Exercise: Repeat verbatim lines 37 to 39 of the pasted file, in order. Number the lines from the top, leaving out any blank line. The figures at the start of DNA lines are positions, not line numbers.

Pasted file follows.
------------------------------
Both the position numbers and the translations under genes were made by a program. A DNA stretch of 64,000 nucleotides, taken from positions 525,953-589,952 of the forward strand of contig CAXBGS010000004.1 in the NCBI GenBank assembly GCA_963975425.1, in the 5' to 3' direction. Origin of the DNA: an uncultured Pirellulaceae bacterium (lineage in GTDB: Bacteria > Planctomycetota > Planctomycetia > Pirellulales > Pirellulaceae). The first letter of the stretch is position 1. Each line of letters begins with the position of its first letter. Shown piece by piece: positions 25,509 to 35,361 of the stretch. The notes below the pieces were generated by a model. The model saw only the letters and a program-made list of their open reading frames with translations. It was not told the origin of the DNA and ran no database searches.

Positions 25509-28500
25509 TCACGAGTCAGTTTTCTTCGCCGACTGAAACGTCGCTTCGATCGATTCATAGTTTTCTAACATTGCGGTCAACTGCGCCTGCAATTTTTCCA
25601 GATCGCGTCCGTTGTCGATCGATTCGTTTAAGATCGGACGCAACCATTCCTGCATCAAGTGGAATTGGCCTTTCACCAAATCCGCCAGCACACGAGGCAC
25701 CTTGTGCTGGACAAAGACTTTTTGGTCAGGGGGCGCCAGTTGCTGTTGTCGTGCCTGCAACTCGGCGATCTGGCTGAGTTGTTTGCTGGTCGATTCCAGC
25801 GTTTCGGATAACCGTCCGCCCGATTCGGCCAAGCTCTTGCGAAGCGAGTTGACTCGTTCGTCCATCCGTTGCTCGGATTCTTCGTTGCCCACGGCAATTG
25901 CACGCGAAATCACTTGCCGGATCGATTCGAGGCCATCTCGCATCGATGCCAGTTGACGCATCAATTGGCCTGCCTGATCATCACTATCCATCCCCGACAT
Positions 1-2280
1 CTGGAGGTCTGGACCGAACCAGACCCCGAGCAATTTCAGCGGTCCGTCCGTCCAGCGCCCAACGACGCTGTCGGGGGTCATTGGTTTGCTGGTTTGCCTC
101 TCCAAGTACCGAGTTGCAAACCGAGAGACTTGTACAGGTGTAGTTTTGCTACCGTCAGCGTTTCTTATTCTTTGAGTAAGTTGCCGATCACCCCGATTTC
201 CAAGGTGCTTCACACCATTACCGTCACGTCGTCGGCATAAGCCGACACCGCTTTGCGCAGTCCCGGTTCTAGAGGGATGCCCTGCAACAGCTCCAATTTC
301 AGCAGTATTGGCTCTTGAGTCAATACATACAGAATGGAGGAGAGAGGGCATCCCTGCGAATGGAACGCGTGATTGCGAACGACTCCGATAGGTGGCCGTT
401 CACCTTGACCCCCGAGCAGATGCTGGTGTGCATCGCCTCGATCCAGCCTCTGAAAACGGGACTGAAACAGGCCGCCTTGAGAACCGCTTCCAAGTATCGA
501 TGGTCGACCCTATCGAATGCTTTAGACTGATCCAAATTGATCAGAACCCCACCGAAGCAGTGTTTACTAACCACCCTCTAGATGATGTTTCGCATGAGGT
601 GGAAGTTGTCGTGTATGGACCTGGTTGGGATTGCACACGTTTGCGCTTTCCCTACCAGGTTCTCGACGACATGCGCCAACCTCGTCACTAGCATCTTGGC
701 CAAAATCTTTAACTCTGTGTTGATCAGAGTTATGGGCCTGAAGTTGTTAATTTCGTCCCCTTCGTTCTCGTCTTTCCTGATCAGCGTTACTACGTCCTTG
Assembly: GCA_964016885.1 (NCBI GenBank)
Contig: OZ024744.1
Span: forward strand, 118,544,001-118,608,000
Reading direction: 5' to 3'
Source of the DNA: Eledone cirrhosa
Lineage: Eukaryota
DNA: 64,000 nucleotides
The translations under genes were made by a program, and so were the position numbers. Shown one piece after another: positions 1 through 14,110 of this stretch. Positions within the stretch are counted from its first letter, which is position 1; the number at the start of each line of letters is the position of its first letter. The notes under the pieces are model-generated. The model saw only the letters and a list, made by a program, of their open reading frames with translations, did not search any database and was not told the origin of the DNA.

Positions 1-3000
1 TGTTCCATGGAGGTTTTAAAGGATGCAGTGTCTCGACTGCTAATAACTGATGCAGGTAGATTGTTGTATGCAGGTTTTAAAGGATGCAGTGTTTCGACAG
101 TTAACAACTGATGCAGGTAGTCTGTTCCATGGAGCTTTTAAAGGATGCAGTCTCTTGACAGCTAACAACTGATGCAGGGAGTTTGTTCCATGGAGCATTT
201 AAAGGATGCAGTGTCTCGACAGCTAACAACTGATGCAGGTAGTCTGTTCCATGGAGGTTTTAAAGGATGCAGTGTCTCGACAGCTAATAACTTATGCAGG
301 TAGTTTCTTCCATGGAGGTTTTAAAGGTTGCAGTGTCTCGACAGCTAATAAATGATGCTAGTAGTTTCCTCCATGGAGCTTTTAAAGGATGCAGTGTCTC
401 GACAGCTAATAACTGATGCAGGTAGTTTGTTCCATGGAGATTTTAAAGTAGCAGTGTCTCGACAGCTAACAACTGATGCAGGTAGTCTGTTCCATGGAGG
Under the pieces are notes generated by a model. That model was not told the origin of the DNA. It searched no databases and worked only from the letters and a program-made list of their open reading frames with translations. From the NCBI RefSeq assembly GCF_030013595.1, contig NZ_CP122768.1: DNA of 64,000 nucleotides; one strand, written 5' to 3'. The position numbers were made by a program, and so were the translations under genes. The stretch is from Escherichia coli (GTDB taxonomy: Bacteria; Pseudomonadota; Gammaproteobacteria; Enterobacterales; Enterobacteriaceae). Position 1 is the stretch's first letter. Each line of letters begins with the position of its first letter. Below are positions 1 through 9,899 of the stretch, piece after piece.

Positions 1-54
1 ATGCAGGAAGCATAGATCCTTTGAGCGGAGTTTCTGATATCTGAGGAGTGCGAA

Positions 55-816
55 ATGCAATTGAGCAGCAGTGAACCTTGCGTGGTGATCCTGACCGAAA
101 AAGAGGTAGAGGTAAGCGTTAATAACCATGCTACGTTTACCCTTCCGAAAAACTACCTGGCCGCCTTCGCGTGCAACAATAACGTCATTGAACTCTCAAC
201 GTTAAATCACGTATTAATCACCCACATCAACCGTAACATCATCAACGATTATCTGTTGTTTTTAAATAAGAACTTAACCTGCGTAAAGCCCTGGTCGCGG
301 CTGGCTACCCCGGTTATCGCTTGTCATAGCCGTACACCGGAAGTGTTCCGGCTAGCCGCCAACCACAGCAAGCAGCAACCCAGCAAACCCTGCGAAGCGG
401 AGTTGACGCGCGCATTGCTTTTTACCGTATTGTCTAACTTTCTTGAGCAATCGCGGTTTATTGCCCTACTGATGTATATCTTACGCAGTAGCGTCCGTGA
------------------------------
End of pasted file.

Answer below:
201 GTTAAATCACGTATTAATCACCCACATCAACCGTAACATCATCAACGATTATCTGTTGTTTTTAAATAAGAACTTAACCTGCGTAAAGCCCTGGTCGCGG
301 CTGGCTACCCCGGTTATCGCTTGTCATAGCCGTACACCGGAAGTGTTCCGGCTAGCCGCCAACCACAGCAAGCAGCAACCCAGCAAACCCTGCGAAGCGG
401 AGTTGACGCGCGCATTGCTTTTTACCGTATTGTCTAACTTTCTTGAGCAATCGCGGTTTATTGCCCTACTGATGTATATCTTACGCAGTAGCGTCCGTGA